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The tail section of a Porter Airlines Q400 is visible from the second level departures are at Billy Bishop Toronto City Airport on June 3 2014.

Fred Lum/The Globe and Mail

The sale of the Porter Airlines terminal at Billy Bishop Toronto City Airport is moving quickly to a close, as buyers in Canada and abroad show intense interest in an asset said to generate $60-million a year from passenger fees and rents.

The airport isn't popular with all Torontonians, but it is very popular with potential buyers. The auction, first reported in August, could be done in a month, said one person familiar with the process. With infrastructure assets in heavy demand, the cash flow from the terminal is going to be very attractive to an infrastrucure-focused buyer. The terminal produces about $60-million a year, said a second person, who had been briefed on the numbers.

Porter has not confirmed the reported price tag of $500-million. It sounds like a big number, but given that profitability number and the valuations that airports fetch, it's very possible the final sale price could widen some eyes, especially considering the first phase of the terminal cost only $49-million. In deals up to 2011, Booz & Co. calculated that airports this size fetched 20 times operating profit when they hit the sale block. With low interest rates, multiples will remain sky-high.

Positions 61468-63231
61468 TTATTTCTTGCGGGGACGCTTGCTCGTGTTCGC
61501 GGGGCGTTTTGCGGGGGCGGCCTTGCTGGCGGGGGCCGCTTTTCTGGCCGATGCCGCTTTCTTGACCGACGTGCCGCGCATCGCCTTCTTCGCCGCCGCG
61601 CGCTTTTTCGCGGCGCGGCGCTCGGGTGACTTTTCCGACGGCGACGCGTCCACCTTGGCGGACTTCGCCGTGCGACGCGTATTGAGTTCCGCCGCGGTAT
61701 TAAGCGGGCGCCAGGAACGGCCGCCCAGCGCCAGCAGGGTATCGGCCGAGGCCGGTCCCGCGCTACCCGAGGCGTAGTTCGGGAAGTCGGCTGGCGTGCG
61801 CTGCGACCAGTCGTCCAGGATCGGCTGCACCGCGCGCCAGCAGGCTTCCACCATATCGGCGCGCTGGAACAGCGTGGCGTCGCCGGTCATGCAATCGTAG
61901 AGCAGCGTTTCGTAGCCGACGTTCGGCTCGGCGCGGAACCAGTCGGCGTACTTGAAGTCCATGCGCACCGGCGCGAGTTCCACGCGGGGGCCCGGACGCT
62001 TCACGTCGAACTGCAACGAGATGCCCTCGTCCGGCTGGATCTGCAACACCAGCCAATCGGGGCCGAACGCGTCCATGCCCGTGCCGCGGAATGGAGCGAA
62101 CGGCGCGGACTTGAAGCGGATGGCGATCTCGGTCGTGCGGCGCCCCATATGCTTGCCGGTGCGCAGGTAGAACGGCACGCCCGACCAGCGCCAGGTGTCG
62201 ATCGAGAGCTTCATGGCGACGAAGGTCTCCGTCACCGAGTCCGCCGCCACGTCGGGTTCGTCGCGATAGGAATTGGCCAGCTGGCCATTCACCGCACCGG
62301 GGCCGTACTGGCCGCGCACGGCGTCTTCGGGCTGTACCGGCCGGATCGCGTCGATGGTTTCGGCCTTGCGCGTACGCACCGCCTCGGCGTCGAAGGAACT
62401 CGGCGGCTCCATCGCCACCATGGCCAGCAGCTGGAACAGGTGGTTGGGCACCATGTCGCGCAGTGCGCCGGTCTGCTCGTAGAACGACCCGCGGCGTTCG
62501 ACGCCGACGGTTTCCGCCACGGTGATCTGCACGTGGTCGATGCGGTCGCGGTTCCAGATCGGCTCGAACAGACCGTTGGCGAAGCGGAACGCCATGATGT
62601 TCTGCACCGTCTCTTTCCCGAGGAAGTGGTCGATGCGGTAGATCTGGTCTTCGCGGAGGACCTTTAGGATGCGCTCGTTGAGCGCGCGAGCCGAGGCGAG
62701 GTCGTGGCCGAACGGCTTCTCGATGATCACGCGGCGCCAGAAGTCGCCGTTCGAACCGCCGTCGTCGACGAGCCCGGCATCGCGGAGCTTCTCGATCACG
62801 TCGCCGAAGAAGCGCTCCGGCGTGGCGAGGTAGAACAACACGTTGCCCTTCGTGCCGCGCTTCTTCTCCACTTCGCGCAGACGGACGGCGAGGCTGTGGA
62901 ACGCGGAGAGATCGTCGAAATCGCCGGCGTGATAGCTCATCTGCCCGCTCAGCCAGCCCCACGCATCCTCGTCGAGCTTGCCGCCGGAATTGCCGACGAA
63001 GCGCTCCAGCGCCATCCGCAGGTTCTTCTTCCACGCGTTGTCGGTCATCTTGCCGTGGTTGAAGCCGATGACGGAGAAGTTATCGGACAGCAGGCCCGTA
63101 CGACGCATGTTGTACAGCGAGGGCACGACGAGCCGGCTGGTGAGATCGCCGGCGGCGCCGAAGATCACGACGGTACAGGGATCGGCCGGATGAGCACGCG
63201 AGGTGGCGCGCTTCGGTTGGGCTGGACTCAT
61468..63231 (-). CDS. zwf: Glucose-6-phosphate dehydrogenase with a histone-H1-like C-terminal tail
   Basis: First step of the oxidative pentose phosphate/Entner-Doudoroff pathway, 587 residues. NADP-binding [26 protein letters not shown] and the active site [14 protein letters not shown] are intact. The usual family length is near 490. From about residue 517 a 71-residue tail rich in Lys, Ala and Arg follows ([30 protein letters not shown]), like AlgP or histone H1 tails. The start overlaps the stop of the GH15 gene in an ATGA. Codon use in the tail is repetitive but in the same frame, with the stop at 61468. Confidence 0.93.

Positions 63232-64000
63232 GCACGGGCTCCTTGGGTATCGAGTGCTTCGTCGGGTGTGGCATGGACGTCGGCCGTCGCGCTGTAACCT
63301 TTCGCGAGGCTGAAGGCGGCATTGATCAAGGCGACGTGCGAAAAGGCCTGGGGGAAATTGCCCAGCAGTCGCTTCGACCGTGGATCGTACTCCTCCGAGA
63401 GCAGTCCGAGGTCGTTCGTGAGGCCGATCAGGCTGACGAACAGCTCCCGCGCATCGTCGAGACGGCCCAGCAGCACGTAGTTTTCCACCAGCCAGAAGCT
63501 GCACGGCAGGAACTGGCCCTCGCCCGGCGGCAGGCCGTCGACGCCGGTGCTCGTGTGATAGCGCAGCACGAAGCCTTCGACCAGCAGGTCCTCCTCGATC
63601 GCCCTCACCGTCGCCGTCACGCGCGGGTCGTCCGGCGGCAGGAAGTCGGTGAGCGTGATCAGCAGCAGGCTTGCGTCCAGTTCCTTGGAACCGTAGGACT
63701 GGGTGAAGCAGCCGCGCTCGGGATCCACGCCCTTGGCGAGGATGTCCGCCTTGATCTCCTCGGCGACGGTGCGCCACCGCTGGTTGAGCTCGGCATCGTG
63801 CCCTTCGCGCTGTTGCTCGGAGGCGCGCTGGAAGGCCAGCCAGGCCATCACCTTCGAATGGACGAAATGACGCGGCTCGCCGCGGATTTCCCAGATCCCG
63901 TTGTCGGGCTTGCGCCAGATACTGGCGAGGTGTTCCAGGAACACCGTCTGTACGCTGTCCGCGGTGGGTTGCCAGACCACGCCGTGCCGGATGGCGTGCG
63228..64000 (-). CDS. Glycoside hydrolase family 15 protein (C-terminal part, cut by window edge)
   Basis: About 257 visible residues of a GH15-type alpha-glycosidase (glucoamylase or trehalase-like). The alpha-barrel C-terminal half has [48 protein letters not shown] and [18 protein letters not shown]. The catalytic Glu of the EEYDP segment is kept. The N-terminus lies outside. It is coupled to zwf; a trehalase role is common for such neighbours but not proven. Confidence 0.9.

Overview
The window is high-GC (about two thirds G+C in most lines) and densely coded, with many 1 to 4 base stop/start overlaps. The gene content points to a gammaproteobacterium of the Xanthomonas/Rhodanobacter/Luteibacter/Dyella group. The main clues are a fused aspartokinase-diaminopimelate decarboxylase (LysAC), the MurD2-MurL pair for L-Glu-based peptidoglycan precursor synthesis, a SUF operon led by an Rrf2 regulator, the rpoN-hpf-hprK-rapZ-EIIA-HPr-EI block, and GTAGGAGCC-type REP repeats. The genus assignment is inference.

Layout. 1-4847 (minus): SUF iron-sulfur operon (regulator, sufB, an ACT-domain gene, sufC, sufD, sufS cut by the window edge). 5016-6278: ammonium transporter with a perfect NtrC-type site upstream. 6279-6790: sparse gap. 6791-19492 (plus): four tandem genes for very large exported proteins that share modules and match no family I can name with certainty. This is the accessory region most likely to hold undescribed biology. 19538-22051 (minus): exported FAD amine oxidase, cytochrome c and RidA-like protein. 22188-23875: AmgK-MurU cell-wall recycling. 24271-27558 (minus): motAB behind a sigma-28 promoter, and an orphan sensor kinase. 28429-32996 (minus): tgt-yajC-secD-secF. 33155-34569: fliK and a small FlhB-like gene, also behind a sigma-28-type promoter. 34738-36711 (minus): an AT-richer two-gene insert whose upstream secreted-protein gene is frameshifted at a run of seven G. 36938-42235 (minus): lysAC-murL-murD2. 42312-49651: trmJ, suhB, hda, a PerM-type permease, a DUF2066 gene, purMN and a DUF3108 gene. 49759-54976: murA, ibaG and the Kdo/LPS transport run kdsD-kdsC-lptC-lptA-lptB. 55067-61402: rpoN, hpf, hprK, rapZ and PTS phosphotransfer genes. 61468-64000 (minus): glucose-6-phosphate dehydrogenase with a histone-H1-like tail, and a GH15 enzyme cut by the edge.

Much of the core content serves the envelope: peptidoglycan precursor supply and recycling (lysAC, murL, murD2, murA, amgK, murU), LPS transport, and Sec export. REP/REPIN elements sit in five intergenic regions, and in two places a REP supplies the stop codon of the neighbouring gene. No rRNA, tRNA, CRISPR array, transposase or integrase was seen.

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Ontario Teachers' Pension Plan recently bought the half of Bristol Airport in the U.K. that it didn't already own. While the price was not disclosed, Reuters had pegged it at as much as £250-million ($453.2-million) – implying a value of £500-million for the whole thing. That's just shy of 20 times the airport's pre-tax profit.

Here in Canada, pension funds such as Ontario Teachers' Pension Plan and Canada Pension Plan Investment Board have showed keen interest in owning airport terminals. Overseas heavyweights include names such as Global Infrastructure Partners, which owns three airports in the U.K.

At the downtown Toronto airport, passengers flying out of the airport pay $20 on each ticket, billed as an "airport improvement fee." About 2.3-million passengers moved through the terminal last year. The bankers running the sale will no doubt be aware that the passenger numbers could rise shortly with the completion of the tunnel from the mainland to the island on which the airport lies.

In addition, airlines that use the terminal will pay rent. Porter plans to lease back space for the long term. Air Canada also flies to the airport.

What will Porter do with the money it brings in? The official line is that it will be used for expansion, but few would be surprised if some of the cash went to provide a little liquidity for the private equity funds that have been investors in Porter for eight years and counting. That would include Edgestone Capital Partners and Dancap Private Equity.

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